The Kansas City Chiefs have high hopes for Patrick Mahomes, and ESPN’s Louis Riddick is doing nothing to slow down the hype train.
Patrick Mahomes has made one NFL start. He’s already being treated as a certain savior.
In terms of NFL experience, Mahomes has only played in a meaningless Week 17 game against the horrific Denver Broncos. Mahomes dazzled, throwing for 284 yards despite playing with a cast of backups, making at least a half-dozen throws that boggled the mind. None of this slowed down the proclamations of greatness.
After the Chiefs moved on from Alex Smith via trade in February, the keys were officially handed to the 22-year-old. Internally, Kansas City believes Mahomes is going to be a superstar. However, the franchise’s optimism about what could be its first franchise quarterback since Len Dawson isn’t exclusive to One Arrowhead Drive.
On Monday, former NFL executive and current ESPN analyst Louis Riddick went on the Will Cain Show and made a stunning statement, saying he believes that Mahomes will be better than Jameis Winston, Marcus Mariota, Carson Wentz and Andrew Luck. All four of the aforementioned quarterbacks were either first or second-overall selections in their respective drafts, with Luck being tagged as a generational talent.
.@LRiddickESPN expects a new star to be born in the NFL next season 👀
"Jameis Winston, Marcus Mariota, Carson Wentz, Andrew Luck…I believe Patrick Mahomes will be better than all those guys." pic.twitter.com/UR706aoBao
— The Will Cain Show (@WillCainShow) May 21, 2018
The best advice for Chiefs fans? Understand the reality of the situation, both good and bad. Few young quarterbacks have ever been surrounded by better weapons, with Sammy Watkins, Tyreek Hill, Travis Kelce and Kareem Hunt in the fold. Then there is head coach Andy Reid, arguably the best offensive mind in the game.
Conversely, first-year starters at the quarterback spot rarely set the world ablaze. While Mahomes did have a year to learn the offense, he hasn’t faced defenses geared towards him. He hasn’t bee through the rigors of an NFL season, ranging from physical maladies to defensive coordinators adjusting to his game with film study.
Since 2010, here are the numbers from every first-round quarterback in their first full year of starting. The only qualifier is that they had at least 15 starts in either of their first two seasons.
Sam Bradford: 3,512 yards, 60.0 percent, 18 TDs and 15 INTs
Cam Newton: 4,051 yards, 60.0 percent, 21 TDs and 17 INTs
Christian Ponder: 2,935 yards, 62.1 percent, 18 TDs and 12 INTs
Andrew Luck: 4,374 yards, 54.1 percent, 23 TDs and 18 INTs
Robert Griffin: 3,200 yards, 65.6 percent, 20 TDs and 5 INTs (15 starts)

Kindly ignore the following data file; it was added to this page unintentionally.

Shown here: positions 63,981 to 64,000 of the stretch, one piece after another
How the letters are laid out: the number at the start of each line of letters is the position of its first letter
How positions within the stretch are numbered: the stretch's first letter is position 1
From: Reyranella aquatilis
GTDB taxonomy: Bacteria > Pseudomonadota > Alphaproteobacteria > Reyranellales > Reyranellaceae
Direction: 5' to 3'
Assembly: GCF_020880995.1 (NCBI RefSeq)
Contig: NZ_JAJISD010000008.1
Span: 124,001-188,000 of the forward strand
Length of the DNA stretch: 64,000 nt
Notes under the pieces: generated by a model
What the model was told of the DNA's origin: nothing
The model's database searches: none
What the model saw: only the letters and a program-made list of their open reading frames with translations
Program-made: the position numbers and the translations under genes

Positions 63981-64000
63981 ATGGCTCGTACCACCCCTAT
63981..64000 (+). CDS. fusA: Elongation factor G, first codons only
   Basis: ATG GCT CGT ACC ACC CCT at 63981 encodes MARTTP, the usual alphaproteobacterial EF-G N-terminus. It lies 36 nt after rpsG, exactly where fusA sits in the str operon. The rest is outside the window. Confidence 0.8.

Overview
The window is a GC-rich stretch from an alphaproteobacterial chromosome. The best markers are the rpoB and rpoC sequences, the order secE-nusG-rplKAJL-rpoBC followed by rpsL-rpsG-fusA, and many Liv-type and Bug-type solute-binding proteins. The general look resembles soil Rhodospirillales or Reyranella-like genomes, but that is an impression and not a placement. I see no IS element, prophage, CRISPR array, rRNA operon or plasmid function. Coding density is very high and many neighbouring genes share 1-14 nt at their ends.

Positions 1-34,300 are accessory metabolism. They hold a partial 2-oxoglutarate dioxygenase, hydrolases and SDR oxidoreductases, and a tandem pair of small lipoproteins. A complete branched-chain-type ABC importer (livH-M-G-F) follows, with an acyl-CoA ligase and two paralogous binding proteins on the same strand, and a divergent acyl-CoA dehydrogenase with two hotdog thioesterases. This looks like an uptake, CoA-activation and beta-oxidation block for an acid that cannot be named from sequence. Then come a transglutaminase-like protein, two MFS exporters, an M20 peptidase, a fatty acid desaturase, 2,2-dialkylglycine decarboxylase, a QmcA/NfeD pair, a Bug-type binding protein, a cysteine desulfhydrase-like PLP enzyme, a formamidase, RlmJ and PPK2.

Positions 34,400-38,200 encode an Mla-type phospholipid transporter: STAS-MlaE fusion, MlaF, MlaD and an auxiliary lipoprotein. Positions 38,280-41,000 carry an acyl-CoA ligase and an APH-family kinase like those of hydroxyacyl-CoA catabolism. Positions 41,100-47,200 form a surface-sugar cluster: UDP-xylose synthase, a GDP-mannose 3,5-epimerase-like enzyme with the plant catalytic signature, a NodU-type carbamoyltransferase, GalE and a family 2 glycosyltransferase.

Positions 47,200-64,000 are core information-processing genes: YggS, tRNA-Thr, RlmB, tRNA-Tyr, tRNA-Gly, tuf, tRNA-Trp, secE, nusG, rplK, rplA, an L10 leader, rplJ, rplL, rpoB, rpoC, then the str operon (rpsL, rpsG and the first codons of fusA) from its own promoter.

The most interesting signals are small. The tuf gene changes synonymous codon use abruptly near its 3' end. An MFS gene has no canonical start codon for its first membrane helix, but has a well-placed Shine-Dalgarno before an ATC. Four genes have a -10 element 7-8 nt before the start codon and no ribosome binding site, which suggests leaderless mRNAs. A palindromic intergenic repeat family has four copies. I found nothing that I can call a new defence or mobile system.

Ryan Tannehill: 3,294 yards, 58.3 percent, 12 TDs and 13 INTs
Brandon Weeden: 3,385 yards, 57.4 percent, 14 TDs and 17 INTs
Blake Bortles: 4,428 yards, 58.6 percent, 35 TDs and 18 INTs
Teddy Bridgewater: 3,231 yards, 65.3 percent, 14 TDs and 9 INTs
Jameis Winston: 4,042 yards, 58.3 percent, 22 TDs and 15 INTs
Marcus Mariota: 3,426 yards, 61.2 percent, 26 TDs and 9 INTs
Jared Goff: 3,804 yards, 62.1 percent, 28 TDs and 7 INTs (15 games)
Carson Wentz: 3,784 yards, 62.4 percent, 16 TDs and 14 INTs
Of the 13 quarterbacks who qualified, only three eclipsed 25 touchdown passes and Bortles was the only to break the 30-touchdown threshold. The interceptions are also notable, with 10 of the 13 going into double-digits.
Finally, Winston, Bortles, Luck and Newton cracked the 4,000-yard barrier, but three of those came on teams that finished with losing records. Only Luck was able to thrive while putting up big numbers, leading the Indianapolis Colts to the AFC South title.
None of this is to suggest Mahomes will bomb. In fact, the thought here is that Mahomes is more set up for success than any of the quarterbacks mentioned above considering the talking points above involving supporting cast and coach. Every situation is different, making the statistics of others from similar draft slots both relevant and simply background information to consider.
Still, the excitement around Mahomes is bordering on creating a no-win proposition. Unless the former Texas Tech star is an immediate and unqualified success, he will be looked upon as a failure. There should always be a built-in understanding that failure is a prerequisite for a young quarterback in the NFL, regardless of circumstance. Outliers are there as they always are, but to expect that is the folly of a fool.
Mahomes has all the talent and support to be great. Unfortunately, he’s working on a shortened timeline, with expectations at a fever pitch.